The Supreme Court stood up for private property rights in a surprise ruling against a major tech company Tuesday. The issue in dispute was to what extent patent holders are allowed to dictate the terms under which their products are used, even after a sale has taken place. Lexmark, the printer supply company, was claiming patent infringement because a third-party company, Impression, was offering to refill old printer cartridges for customers by disabling the part of the technology that prevents such refills. The court ruled that Lexmark could not continue to exercise control over its products after selling them to customers.
This may seem like a niche industry fight, but in fact it has wide-reaching implications for consumers. Companies like Apple are notorious for tightly controlling third-party access to their products, prohibiting independent companies from repairing their computers or phones and attempting to stop users from unlocking the phones’ software. Similarly, as automobiles have become more computerized, such constraints have been placed upon owners. A particularly egregious case comes from farmers who are legally prevented from repairing their own tractors due to patents on the software that controls the motors, forcing them to return to the manufacturers and pay monopolistic prices for repairs.
These controls have always fallen under the domain of intellectual property protection, with patent holders claiming the privilege of controlling how their products are used by customers. But these legal protections undermine the very nature of ownership. You can hardly be said to own anything if the person from whom you’ve bought it can continue to dictate what you do with your property in perpetuity.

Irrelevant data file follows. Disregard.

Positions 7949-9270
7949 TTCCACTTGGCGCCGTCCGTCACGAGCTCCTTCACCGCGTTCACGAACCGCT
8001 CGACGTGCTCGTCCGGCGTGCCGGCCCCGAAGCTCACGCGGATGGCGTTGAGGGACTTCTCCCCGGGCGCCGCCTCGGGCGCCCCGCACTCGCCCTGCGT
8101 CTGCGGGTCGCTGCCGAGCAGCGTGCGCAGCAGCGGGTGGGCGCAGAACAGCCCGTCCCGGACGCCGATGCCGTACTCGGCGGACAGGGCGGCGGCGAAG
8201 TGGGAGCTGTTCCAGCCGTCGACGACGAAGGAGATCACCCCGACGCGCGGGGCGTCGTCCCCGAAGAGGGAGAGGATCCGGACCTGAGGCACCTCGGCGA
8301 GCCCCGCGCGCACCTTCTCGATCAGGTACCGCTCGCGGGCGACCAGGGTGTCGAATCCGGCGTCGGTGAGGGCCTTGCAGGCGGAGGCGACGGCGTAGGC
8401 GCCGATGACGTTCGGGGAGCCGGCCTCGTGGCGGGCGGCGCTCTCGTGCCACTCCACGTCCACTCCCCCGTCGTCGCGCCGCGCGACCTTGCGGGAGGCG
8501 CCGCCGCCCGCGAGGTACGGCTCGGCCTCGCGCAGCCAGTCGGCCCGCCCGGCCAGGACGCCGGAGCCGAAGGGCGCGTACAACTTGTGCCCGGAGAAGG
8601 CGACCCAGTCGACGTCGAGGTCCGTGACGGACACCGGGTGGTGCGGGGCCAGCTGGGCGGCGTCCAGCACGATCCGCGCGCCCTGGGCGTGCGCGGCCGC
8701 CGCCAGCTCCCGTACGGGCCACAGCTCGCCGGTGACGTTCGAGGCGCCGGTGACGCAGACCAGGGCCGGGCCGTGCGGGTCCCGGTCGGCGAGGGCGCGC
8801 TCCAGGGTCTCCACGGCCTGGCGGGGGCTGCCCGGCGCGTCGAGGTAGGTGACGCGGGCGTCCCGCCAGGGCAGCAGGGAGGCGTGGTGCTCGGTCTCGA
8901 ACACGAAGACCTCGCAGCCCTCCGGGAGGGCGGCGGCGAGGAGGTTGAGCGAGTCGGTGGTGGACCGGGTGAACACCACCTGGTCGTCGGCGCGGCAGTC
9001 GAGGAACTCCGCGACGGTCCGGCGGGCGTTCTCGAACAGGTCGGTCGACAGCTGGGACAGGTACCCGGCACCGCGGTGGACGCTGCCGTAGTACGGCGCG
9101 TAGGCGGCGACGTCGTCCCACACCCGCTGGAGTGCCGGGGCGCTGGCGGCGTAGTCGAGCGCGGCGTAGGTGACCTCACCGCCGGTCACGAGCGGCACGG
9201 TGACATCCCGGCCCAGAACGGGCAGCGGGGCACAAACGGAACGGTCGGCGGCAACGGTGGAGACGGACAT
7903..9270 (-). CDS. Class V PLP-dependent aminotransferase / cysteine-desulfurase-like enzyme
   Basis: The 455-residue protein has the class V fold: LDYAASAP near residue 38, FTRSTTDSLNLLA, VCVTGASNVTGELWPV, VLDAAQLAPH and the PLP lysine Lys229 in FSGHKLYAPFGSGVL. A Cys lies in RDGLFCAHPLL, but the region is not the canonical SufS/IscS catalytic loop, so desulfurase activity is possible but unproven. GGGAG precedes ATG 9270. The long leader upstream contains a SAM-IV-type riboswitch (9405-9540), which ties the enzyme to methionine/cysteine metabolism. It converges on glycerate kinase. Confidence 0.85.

In fact, companies like Apple are merely seeking to use government to scoop up excess profits at the expense both of their customers and their competitors. The use and abuse of intellectual property laws has always attracted those who see an easy legal avenue to maintaining monopoly prices and shutting out competition, to the detriment of markets, technological progress, and of course consumer choice.
The Supreme Court’s ruling opens the door for all sorts of innovation to take place within the technology sector. If owners are free to modify products purchased from the manufacturers — products that by all rights should be the exclusive property of the buyers — there’s no telling what kinds of new and innovative uses we may see.
On a more mundane level, allowing people to do what they want with their own property will simply save money and make life easier. Farmers will be able to improve their own tractors at a fraction of the cost, and iPhone users will be able to take their devices to third-party experts for repairs, modifications, and upgrades, again at a lower cost than Apple would charge. The robust competition created in this way can only be good for everyone in the long run, with the only drawbacks in the point of view of the original manufacturers, who will have to work a bit harder to earn their customers’ business, rather than resting on the laurels of intellectual property laws.
Apple has not commented on this particular ruling, and it remains to be seen how far this case will go in its application to other situations, such as software licenses, for example, but the defender of physical property rights cannot help but be encouraged by the court’s decision.
The digital age has presented numerous challenges to traditional definitions of property, with rent-seeking companies continually trying to expand the definition to include everything from software processes to the shape of smartphones. Clear thinking and common sense are required to make sure that property rights are respected, while not being inappropriately applied in such a way that they stifle innovation, competition, and consumer choice.
Logan Albright is a researcher for Conservative Review and director of research for Free the People. You can follow him on Twitter @loganalbright73.
ANOTHER leftist scheme to take down Trump.
Hint: They have NOTHING outside of manufactured rage.